“Today, finally, we celebrate that our friends and colleagues can go back with their loved ones and can sleep in their own beds for the first time in almost four months.

    “But any joy is tainted by the ongoing detention of Amnesty International's chair, Taner Kılıç, whose separate trial is due to start tomorrow.

    “These politically motivated prosecutions are an attempt to silence critical voices within Turkey but have only served to highlight the importance of human rights and those who dedicate their lives to defending them.

    “Tonight we take a brief moment to celebrate, but tomorrow we will continue our struggle to ensure that Taner, İdil and their colleagues are acquitted of these baseless charges. We will not stop until the charges are dropped and all of them are free.”

    BACKGROUND

    October 24, 2017

    · Amnesty team analysed satellite imagery, videos, photos and dozens of testimonies

    · Lootings, arson and house demolition targeted predominantly Kurdish areas

    · At least 11 civilians killed by indiscriminate attacks

    · Tens of thousands now displaced afraid to go back home

    Satellite images, videos, photos and dozens of testimonies collected by Amnesty International show that civilians were forced to flee their homes after fierce clashes erupted between Iraqi government forces, supported by the Popular Mobilization Units, and Kurdish Peshmerga forces in Iraq’s multi-ethnic city of Tuz Khurmatu on 16 October 2017.

    Residents reported that at least 11 civilians were killed by indiscriminate attacks, while hundreds of properties were looted, set on fire and destroyed in what appears to be a targeted attack on predominantly Kurdish areas of the city.

    October 23, 2017

    Over 40 Supporters, including Organizations, Academics and Politicians, Formally Call for Hon. Minister Hussen’s Reconsideration

    October 23, 2017, OTTAWA—Over 40 prominent civil society organizations, elected officials, university professors and professionals have sent letters in support of human rights activist Chelsea Manning, who was recently turned away at the Canadian border. The letters are united in their call to reverse the government’s decision to bar Ms. Manning from Canada, and were submitted by her legal counsel as part of a formal request for reconsideration to the Hon. Minister Ahmed Hussen on Friday morning.

    Chelsea Manning is an internationally recognized human rights activist and whistleblower. She has received numerous awards for her work as a prominent advocate for civil liberties, government transparency, LGBTQ rights, and prisoners’ rights.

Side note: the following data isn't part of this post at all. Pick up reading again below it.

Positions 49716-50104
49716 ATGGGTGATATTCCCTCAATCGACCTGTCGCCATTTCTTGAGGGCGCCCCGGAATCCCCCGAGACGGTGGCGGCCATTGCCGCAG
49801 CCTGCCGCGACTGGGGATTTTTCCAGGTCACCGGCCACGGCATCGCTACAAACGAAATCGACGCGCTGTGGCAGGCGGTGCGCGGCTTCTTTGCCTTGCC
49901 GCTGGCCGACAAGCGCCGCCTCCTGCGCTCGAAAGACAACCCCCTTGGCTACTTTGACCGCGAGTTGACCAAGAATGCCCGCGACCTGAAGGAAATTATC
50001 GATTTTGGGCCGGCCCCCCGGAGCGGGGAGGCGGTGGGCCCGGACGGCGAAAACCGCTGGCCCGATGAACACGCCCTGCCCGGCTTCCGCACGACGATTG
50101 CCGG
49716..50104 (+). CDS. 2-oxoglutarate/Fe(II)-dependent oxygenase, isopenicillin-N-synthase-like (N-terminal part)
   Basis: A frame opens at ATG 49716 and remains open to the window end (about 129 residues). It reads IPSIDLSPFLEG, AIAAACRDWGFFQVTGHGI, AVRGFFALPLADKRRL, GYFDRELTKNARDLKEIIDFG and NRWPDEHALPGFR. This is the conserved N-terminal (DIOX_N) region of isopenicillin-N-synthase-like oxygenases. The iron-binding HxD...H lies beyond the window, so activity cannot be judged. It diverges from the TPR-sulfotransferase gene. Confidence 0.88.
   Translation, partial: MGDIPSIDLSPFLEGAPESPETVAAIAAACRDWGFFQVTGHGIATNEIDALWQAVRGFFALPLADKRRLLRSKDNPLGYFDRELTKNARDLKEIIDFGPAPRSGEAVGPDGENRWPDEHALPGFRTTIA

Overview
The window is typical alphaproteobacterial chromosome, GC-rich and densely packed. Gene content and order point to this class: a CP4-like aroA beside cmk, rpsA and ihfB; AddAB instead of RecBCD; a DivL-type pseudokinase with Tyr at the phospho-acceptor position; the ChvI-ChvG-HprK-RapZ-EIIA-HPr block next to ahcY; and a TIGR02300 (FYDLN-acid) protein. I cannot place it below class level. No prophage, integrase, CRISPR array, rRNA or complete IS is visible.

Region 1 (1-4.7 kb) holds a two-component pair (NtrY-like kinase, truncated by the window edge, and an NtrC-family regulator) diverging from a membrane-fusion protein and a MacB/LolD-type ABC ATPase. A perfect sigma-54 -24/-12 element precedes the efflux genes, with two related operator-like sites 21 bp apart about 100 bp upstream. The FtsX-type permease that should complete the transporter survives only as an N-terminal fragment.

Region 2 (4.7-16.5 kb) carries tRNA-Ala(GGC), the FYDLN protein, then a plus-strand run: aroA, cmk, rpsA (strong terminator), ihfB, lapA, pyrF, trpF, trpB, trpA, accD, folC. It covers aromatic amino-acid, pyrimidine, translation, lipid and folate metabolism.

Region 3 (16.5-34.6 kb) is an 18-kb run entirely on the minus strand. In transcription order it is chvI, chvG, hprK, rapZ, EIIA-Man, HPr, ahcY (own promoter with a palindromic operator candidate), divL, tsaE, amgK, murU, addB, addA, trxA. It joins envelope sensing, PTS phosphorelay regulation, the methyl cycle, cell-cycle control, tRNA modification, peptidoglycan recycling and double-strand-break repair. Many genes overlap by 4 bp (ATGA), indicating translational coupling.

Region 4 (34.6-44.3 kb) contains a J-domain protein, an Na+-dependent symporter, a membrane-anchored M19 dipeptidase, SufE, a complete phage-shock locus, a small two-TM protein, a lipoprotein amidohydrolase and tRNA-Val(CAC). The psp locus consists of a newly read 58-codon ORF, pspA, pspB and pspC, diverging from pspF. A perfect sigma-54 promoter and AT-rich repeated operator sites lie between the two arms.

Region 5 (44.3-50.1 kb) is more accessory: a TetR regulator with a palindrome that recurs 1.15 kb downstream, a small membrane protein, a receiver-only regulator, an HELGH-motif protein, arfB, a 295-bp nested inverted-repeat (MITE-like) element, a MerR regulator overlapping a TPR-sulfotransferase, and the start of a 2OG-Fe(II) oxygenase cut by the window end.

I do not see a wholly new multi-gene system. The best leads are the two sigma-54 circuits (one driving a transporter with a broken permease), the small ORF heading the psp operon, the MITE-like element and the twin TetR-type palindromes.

October 20, 2017

    More countries need to step up and pledge their support for Rohingya refugees in Bangladesh amid an unprecedented humanitarian crisis, Amnesty International said today.

    The meeting of high-level representatives of donor countries at the UN’s office in Geneva on Monday must include pledges of new money, including from countries in the region, to support rising numbers of Rohingya refugees who have sought shelter in Bangladesh’s Cox’s Bazar district.

    The recent influx estimated to be nearly 600,000 people has brought the total Rohingya refugee community in Bangladesh’s Cox’s Bazar district to more than 800,000.

    “This is an unprecedented crisis that needs an immediate and sustained response from the international community. This means that more countries, particularly those from the region, need to play a much bigger role and share the burden of responsibility. Bangladesh, a poor country which has shown extraordinary generosity, cannot be left to deal with this situation alone,” said Omar Waraich, Deputy South Asia Director at Amnesty International.

    October 19, 2017

    On 20 October Amnesty International will launch a new briefing at the UN General Assembly, setting out measures to bring the use and transfer of armed drones in line with international human rights and humanitarian law.

    The briefing, Key principles on the use and transfer of armed drones, has been developed in response to the rapid proliferation of armed drones, and their use in extrajudicial executions and other unlawful killings around the world.

    “The past few years have seen an alarming growth in the use of armed drones by states including the USA and the UK, yet the circumstances in which they are deployed remain shrouded in secrecy,” said Rasha Abdul Rahim, Arms Control Campaigner at Amnesty International.

    “What we do know is that their use has created a situation in which the whole world can be treated as a battlefield, and virtually anyone can count as collateral damage. Armed drones have been used to carry out unlawful killings with minimal oversight and accountability, and with devastating consequences for civilians in countries like Yemen and Afghanistan.